Newcomers fear pandemic to spur discrimination
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Hey there, time traveller!
This article was published 24/06/2020 (1080 days ago), so information in it may no longer be current.
A NATIONAL survey shows 64 per cent of new Canadians are worried the global coronavirus pandemic will lead to a rise in discrimination in the country.
The survey — conducted by the Institute for Canadian Citizenship (ICC) and market research company Leger — polled 2,471 racialized and non-racialized Canadians and new citizens about their concerns and experiences with discrimination during the COVID-19 pandemic. The study has a margin of error of +/- 2.5 per cent.
“We were hearing a lot of anecdotes from immigrants, from newcomers that they’re feeling targeted, that there is a rise in racial discrimination,” said Yasir Naqvi, ICC chief executive officer. “We were really heartbroken by looking at the numbers that we got.”
In Manitoba and Saskatchewan, the findings indicate 62 per cent of newcomers are concerned about an increase in prejudice and discrimination as a result of COVID-19 compared to 43 per cent among the general public. Respondents were asked to self-identify their citizenship status and racial background.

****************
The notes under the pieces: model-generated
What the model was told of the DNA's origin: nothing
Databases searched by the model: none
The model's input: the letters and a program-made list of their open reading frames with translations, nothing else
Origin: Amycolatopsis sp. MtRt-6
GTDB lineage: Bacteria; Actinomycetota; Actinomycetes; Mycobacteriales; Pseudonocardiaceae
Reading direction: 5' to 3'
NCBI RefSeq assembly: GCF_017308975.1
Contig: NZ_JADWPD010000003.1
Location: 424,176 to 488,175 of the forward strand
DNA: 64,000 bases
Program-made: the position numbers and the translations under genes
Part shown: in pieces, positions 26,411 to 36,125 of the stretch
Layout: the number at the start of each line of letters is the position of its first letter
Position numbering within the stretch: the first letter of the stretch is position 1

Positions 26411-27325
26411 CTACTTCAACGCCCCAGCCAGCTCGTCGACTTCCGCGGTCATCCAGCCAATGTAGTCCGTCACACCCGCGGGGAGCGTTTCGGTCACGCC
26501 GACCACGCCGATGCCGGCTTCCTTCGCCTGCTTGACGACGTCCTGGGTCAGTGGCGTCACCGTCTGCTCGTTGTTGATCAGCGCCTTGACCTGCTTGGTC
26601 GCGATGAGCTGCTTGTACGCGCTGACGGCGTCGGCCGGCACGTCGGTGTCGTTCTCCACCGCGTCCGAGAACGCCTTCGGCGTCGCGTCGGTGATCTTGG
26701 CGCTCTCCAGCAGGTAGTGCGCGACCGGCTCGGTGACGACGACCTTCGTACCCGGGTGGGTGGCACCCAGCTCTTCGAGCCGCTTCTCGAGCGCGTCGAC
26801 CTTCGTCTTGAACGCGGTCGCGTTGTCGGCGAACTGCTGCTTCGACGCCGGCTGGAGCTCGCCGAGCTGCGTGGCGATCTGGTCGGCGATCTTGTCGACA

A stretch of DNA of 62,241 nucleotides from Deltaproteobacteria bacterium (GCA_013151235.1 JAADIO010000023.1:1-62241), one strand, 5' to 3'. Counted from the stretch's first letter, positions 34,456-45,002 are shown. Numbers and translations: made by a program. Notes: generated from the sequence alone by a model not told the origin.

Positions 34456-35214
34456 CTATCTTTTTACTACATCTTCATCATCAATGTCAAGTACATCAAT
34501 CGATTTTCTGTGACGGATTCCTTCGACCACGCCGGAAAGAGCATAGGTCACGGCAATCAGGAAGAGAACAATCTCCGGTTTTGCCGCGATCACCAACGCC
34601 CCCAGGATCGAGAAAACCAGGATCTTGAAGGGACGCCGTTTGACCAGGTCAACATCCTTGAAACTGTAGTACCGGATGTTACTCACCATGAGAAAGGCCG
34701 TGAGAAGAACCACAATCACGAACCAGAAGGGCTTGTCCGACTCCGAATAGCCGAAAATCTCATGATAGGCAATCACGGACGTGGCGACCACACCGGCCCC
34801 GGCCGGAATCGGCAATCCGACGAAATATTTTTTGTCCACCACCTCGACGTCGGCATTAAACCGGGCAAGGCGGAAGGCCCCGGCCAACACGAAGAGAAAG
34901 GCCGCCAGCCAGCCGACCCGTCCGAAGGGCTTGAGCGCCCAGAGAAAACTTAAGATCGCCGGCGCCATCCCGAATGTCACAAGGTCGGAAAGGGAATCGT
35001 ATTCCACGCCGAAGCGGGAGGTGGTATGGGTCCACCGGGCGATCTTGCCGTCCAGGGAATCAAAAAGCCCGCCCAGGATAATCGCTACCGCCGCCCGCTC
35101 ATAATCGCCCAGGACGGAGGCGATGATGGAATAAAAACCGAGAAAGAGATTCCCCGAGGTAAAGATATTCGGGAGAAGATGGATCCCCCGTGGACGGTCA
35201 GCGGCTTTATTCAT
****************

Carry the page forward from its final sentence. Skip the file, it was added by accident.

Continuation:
The survey also suggests new citizens — 45 per cent of whom identified as essential workers — are more concerned about discrimination than the general population while running errands, taking public transit and going out in public. One in 10 Canadians and new citizens reported feeling judged, targeted or discriminated against in public since the pandemic began, while 30 per cent of Canadians of colour reported these kinds of experiences.
Fear of discrimination also appears to be affecting preventive health behaviours. Racialized and new citizens expressed more concern than the general population about discrimination while wearing a mask in public, talking to co-workers about possible symptoms of illness or trying to get tested for COVID-19.
“To us, it demonstrates that this pandemic is having a very significant impact on the personal well-being and health of new Canadian citizens proportionally higher than all Canadian citizens,” Naqvi said. “Our concern is that this health pandemic is leading to a pandemic of racism, which is a far more lasting impact on the well-being and inclusive nature of Canada.”
Eva Wasney is a reporter for the Winnipeg Free Press.